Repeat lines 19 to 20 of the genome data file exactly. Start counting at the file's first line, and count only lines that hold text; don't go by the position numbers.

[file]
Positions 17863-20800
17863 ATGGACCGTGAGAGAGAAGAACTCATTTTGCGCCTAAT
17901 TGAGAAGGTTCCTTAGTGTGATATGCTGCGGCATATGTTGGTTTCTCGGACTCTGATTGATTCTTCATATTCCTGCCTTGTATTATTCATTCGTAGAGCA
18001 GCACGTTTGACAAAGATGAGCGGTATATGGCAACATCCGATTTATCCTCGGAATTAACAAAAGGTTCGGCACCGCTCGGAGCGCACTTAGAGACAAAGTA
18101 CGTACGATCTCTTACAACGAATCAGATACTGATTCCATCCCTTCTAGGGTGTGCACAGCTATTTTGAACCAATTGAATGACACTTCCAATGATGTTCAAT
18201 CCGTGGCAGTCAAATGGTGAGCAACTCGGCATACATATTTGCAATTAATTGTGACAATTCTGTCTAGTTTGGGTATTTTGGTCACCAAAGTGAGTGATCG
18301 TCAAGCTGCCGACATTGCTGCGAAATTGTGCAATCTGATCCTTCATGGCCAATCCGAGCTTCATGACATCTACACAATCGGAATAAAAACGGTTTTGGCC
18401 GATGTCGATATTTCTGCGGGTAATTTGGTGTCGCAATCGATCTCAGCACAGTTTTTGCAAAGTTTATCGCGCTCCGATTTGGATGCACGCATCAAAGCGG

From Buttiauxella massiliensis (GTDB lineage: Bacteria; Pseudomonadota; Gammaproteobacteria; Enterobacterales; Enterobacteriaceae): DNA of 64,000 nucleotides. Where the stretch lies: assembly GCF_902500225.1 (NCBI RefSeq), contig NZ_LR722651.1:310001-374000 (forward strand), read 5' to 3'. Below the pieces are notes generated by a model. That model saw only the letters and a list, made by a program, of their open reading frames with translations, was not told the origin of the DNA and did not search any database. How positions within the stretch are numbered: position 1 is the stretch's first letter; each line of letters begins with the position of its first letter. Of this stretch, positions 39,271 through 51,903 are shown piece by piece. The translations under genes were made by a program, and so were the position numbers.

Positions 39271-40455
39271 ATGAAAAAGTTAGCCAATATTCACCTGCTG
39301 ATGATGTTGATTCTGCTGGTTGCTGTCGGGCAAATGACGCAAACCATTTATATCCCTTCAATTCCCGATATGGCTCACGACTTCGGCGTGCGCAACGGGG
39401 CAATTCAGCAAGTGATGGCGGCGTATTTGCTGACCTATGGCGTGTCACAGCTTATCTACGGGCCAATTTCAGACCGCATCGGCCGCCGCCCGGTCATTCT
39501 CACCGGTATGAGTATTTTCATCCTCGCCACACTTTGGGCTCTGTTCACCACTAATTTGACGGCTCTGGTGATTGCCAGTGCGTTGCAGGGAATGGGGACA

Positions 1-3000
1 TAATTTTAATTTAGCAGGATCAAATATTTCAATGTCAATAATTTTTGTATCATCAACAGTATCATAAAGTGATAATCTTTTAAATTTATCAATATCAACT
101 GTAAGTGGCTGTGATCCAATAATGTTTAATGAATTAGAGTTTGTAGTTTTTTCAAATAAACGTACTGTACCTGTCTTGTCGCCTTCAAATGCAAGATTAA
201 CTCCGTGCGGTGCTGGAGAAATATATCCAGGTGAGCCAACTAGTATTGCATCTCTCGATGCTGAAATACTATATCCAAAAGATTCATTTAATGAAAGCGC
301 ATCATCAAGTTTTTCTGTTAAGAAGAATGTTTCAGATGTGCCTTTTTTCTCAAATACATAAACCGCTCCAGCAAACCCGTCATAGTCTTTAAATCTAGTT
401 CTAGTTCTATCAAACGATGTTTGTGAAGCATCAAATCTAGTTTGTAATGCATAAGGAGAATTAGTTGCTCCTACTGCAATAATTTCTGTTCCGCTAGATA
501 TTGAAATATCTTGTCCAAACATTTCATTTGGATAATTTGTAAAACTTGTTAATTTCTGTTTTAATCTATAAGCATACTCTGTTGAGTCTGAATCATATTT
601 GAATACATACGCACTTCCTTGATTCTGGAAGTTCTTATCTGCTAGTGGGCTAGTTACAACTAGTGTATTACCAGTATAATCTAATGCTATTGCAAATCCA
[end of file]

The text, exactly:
301 ATCATCAAGTTTTTCTGTTAAGAAGAATGTTTCAGATGTGCCTTTTTTCTCAAATACATAAACCGCTCCAGCAAACCCGTCATAGTCTTTAAATCTAGTT
401 CTAGTTCTATCAAACGATGTTTGTGAAGCATCAAATCTAGTTTGTAATGCATAAGGAGAATTAGTTGCTCCTACTGCAATAATTTCTGTTCCGCTAGATA